TheWineRambler "A German wine label is one of the things life's too short for" - Kingsley Amis



Weingut Salwey, Weißburgunder RS, 2008

Posted by Julian 03 Oct 2012

I always love it when a review is a first: To be able to report on a winery, or better still, a whole region of the wine world, that we have not yet touched upon. A mere check-up review, so to speak, on a well-represented winery and a vintage a few years past, seems much less exciting. But these, too, are very important. When wine guides, such as the very serious German online publication "Wein-Plus" regularly hold samples back for re-tasting and re-evaluation a few years after the first tasting, the results are often surprising, and always instructive. More wine guides and publications should do it, rather than to just keep celebrating each new vintage's potential.

I remember exactly the moment I first tasted this particular Pinot Blanc. It was at the annual autumn tasting extravaganza at Munich's Bayerischer Hof. I loved it right away for its streak of vibrant freshness that distinguished it among some of the blander white Pinots also on offer. My Co-Rambler Torsten, I also recall, was a bit more reserved. His may have been the better judgement.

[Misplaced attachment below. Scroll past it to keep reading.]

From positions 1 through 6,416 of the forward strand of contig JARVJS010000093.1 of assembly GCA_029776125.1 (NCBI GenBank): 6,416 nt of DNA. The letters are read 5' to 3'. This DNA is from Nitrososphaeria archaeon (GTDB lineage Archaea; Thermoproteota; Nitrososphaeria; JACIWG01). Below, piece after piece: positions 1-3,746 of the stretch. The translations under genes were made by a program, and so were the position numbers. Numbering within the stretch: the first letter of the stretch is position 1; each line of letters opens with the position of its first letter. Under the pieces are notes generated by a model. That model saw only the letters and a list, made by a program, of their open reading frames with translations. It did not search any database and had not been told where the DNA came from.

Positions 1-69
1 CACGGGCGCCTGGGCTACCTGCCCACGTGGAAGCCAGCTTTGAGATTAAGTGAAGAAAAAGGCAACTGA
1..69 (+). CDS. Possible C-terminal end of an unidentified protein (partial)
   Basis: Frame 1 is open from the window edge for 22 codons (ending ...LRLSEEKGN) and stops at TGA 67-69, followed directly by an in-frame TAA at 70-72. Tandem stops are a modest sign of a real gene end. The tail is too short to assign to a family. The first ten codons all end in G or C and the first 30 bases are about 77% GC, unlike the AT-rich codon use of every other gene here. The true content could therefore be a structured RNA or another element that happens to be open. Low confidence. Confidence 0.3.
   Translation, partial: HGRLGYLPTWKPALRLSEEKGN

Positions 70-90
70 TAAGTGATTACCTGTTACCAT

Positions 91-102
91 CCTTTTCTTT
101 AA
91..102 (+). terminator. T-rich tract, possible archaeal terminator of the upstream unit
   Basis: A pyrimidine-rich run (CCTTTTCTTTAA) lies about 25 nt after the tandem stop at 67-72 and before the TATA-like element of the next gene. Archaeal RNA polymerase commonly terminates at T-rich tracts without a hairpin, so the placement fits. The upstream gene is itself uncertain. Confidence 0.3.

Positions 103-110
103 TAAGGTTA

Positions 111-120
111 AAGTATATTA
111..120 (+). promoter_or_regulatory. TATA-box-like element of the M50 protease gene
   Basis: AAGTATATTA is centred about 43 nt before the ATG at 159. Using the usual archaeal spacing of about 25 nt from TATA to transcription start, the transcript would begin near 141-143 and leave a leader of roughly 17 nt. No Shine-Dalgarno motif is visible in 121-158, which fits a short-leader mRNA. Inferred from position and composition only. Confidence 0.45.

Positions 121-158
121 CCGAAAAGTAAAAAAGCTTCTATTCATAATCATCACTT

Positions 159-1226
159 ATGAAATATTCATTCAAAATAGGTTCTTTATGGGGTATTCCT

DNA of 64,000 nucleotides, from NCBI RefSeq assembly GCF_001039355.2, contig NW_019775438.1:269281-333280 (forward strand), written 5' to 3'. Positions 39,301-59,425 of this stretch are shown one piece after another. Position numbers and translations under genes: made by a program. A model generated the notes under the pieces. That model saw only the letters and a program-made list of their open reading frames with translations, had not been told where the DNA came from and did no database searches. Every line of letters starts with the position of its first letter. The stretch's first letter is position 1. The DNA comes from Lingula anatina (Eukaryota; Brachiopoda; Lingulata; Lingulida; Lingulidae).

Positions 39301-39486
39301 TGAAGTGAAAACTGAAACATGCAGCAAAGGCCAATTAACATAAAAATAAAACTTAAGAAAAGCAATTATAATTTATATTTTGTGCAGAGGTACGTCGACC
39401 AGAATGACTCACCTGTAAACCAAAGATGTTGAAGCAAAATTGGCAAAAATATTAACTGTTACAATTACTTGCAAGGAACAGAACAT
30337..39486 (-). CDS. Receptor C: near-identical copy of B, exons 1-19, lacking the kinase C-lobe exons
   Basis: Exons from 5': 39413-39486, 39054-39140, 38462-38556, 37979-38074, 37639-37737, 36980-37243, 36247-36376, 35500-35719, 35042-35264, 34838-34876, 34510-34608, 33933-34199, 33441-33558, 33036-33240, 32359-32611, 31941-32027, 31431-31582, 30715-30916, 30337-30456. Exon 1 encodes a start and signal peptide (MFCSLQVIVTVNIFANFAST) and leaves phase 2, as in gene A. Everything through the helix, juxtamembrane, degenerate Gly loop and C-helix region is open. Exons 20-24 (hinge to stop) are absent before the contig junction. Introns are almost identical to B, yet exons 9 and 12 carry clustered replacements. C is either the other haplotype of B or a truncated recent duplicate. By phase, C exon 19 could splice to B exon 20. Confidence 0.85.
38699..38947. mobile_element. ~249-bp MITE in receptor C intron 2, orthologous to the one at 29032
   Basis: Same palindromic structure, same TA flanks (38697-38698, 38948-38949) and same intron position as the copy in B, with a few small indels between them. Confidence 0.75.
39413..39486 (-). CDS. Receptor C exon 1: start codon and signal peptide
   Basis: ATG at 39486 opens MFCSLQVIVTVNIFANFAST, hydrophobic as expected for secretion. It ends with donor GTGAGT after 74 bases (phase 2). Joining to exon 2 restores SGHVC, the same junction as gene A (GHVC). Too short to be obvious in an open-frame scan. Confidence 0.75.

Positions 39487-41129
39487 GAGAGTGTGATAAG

The Salwey winery of Baden's Kaiserstuhl sub-region hardly needs an introduction here. Established by the late Wolf Dietrich Salwey, a major figure of the German wine scene during the last decades, it is now, more than ever, one of the most consistently brilliant producers of those German wines that are neither sweet, nor Riesling, nor from the Mosel, and therefore all but unknown in the English-speaking world. Salwey's Pinots Blanc and Gris have a reputation of ageing far better than most other, because of their mineral grounding and the unspectacular, but painstaking craft used in their making.

Almost four years after its bottling, the wine starts out strongly, with an impressively dark straw colour. A typical Pinot Blanc smell wafts from the glass: Hay, flowers, buttered biscuits. That is one side. But then there are also camomile, beeswax, honey and mellowed apples: This is clearly a mature wine, a bit further along than I had expected it to be. On the palate, there is elegance, but it is the youthfully tight acidity that stands out and that gets this wine into trouble. What I miss is something to integrate both the acidity and the onset of more mature aromatics. This would have to be a more powerful body, more creaminess and substance than this uncompromising, but somewhat unlovely wine can muster.

Not that this is a bad wine in any sense, and if "decent" seems a rather harsh judgement on a wine of such obvious quality, it reflects my own mild sense of disappointment as well as the exceedingly high standard to which we hold this, one of our favourite wineries.